UpdateWindow(this->windowHandle);
       return 1;
}


void wSystem :: wRun(void)
{
    while(GetMessage(&this->windowMessage, NULL, 0, 0) > 0)
    {
        if(this->windowMessage.message == WM_CLOSE)
        {
            DestroyWindow(this->windowHandle);
            continue;
        }
        else
        {
            if(this->windowMessage.message == WM_DESTROY)
            {
                PostQuitMessage(0);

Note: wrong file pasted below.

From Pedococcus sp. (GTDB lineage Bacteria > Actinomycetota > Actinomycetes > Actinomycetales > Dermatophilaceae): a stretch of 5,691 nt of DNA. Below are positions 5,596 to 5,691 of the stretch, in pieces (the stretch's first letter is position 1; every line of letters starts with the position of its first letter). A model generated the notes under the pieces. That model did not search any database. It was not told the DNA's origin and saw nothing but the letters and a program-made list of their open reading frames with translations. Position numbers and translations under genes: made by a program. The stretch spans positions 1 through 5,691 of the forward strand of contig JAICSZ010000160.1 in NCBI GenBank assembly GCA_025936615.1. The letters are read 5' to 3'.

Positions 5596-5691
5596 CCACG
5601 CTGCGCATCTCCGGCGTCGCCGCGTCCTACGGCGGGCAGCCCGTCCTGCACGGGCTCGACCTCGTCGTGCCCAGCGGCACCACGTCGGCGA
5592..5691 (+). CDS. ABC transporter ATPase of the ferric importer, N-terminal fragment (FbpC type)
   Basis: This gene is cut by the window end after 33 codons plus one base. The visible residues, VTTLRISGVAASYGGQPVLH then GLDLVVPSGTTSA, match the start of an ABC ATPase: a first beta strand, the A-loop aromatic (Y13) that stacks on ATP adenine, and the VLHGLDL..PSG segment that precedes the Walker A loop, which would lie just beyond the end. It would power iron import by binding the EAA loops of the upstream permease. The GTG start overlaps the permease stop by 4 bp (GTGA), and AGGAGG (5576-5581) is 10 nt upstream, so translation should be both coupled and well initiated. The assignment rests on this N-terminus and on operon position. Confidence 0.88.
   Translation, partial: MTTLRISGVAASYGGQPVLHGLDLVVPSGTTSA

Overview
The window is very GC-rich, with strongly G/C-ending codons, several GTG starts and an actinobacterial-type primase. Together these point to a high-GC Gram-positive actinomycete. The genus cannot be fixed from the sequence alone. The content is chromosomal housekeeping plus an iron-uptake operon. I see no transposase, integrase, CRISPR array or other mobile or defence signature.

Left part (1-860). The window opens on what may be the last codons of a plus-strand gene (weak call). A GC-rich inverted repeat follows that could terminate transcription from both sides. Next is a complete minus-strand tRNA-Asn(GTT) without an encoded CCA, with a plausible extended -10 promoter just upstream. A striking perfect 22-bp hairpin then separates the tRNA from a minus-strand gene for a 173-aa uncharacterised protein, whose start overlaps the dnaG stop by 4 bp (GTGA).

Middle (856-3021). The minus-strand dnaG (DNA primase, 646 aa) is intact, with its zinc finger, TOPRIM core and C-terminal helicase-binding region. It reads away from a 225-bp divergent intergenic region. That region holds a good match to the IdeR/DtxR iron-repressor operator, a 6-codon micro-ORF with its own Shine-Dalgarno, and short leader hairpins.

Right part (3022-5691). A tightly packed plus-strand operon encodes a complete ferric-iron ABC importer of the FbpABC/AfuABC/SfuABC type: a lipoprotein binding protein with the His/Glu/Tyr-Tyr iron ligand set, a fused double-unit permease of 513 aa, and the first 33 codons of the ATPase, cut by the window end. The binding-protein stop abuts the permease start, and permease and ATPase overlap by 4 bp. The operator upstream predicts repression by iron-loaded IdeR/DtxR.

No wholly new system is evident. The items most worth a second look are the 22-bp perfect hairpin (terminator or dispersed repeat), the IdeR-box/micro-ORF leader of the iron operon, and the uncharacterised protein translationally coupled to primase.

continue;
            }
        }

        TranslateMessage(&this->windowMessage);
        DispatchMessage(&this->windowMessage);
    }
}


wSystem :: ~wSystem(void)
{}

//----------------------------------------------


LRESULT CALLBACK WndProc(HWND hwnd, UINT msg, WPARAM wParam, LPARAM lParam)
{
    return DefWindowProc(hwnd, msg, wParam, lParam);
}

//----------------------------------------------


int WINAPI WinMain(HINSTANCE,HINSTANCE,LPSTR,int)
{
    wSystem window;
    if(!window.wInitSystem(WndProc))
    {
        MessageBox(NULL,"Initialization failed !","Error !",MB_OK);
        return 1;
    }
    window.wRun();
    MessageBox(NULL,"Program has just finished its work !","Success !",MB_OK);
    return 0;
}